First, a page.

A framework also provides the users of the SOC report a reliable, repeatable method to objectively measure the controls put in place by the service organization. By comparing the control objectives and activities reported by the service organization to those contained in the framework, the users can get an improved sense for the completeness of controls reported.
There are three widely recognized and distributed control frameworks:
The Committee of Sponsoring Organizations (COSO) of the Treadway Commission developed a control framework. This framework typically forms the basis for SOC reporting.
The Control Objectives for Information and Related Technologies (COBIT) framework is an open standard published by the IT Governance Institute and the Information Systems Audit and Control Association. It’s partly built upon the COSO framework.
ISO/IEC 17799 Part 1 framework for information security practices was adopted by the International Organization for Standardization (ISO) and the International Electrotechnical Committee (IEC) in 2000. Part 2, BS 7799 was published by the British Standards Institute (BSI).
CLA believes the COBIT framework is the most useful control framework for SAS 70 reporting. COBIT’s framework maps well to COSO, and public accounting firms that audit the financial statements of public companies understand it. For these reasons, using COBIT for SAS 70 assessments is especially useful for the internal control reporting requirements contained in SOX 404.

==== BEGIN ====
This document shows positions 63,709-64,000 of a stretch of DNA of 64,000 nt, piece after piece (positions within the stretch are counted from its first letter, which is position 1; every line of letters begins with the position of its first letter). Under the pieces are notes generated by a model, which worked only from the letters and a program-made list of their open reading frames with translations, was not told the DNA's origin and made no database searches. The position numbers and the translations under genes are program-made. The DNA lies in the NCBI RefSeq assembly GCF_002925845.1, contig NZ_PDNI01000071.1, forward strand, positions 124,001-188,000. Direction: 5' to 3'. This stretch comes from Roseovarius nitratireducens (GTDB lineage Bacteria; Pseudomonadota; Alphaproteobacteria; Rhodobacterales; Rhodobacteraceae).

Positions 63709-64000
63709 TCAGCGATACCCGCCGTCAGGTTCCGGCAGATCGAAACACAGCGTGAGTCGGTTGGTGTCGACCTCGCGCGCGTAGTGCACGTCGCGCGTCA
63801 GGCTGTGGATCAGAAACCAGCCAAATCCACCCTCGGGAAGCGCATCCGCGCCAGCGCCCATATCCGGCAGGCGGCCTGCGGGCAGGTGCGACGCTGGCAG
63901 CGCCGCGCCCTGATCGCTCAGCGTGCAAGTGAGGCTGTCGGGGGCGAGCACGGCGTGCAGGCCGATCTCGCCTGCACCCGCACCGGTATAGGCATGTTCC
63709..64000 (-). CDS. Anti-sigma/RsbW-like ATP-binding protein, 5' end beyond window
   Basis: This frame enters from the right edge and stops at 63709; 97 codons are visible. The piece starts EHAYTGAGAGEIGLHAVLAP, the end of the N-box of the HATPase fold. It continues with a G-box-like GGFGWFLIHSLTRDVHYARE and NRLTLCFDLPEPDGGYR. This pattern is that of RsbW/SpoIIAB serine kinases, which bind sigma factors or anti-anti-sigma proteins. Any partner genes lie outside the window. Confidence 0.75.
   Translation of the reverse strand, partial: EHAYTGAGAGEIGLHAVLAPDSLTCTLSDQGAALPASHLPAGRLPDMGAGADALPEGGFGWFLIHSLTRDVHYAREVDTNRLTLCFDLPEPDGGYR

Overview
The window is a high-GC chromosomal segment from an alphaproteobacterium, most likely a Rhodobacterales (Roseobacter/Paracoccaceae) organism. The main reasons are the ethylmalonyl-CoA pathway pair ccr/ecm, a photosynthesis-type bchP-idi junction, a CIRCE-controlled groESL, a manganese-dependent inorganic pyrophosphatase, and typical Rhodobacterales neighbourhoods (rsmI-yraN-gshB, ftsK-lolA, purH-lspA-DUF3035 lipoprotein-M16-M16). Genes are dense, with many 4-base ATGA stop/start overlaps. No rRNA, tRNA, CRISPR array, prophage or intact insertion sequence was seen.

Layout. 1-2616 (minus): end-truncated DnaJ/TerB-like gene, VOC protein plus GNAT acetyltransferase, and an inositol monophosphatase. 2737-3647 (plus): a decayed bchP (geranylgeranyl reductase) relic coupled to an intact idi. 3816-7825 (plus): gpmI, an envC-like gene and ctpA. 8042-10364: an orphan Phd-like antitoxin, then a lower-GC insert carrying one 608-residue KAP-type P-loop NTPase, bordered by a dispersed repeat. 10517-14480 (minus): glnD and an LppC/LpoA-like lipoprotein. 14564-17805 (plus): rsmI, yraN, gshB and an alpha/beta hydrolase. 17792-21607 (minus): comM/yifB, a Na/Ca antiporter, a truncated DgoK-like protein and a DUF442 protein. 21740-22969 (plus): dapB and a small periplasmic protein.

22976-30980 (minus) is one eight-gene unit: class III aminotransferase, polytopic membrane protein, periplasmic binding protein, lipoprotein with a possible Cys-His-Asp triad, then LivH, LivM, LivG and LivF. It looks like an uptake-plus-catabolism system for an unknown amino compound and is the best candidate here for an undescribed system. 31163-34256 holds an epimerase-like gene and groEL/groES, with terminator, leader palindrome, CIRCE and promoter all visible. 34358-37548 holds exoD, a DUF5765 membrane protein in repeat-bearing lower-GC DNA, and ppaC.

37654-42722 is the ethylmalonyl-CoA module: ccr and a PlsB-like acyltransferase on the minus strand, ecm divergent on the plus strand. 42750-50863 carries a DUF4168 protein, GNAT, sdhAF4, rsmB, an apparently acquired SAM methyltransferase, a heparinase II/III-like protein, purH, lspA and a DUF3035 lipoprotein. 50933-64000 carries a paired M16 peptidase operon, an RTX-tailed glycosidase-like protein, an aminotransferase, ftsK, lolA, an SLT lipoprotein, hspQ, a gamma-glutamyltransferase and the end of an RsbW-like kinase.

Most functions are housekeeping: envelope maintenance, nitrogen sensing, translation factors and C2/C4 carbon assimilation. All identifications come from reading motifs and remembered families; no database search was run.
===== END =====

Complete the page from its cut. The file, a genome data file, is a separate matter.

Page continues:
Technically, there is no such thing as a SSAE 18 certification because a SSAE 18 attestation states an auditor’s opinion on a service organization’s internal controls and security practices for a specific period of time. However, it’s common in the marketplace to refer to a SAS 70 audit as SAS 70 certification. While the term “certification” may not be accurate; the AICPA does provide for the use of a SOC logo to be included on the service organizations website and marketing material.
A SOC report does not carry an explicit expiration, although the report does warn against the projection of the results after the period covered on the report. This typically requires service organizations to re-perform the SSAE 18 periodically and the majority of organizations conduct the SSAE 18 engagement on an annual basis.
The distribution of a SOC report is restricted to actual or potential users of the system. The plan for distributing the SOC report should be formally agreed upon in the engagement letter between the service organization and the service auditor. Service auditor’s reports are generally distributed in three ways:
A service auditor will distribute a service auditor’s report to the audited service organization at the close of a SSAE 18 engagement.
The service organization will provide copies of the service auditor’s report to their customers (the organizations that hired them to outsource business functions) who are required to show their auditors the SOC report.
The service organization will likely use the SOC report as a marketing tool to differentiate its organization from the competition.
A SSAE 18 with an unqualified opinion can be used as a marketing tool. Some service organizations are marketing their reports in proposals, email signatures, press releases, website materials, direct mail, giveaways, brochures, etc.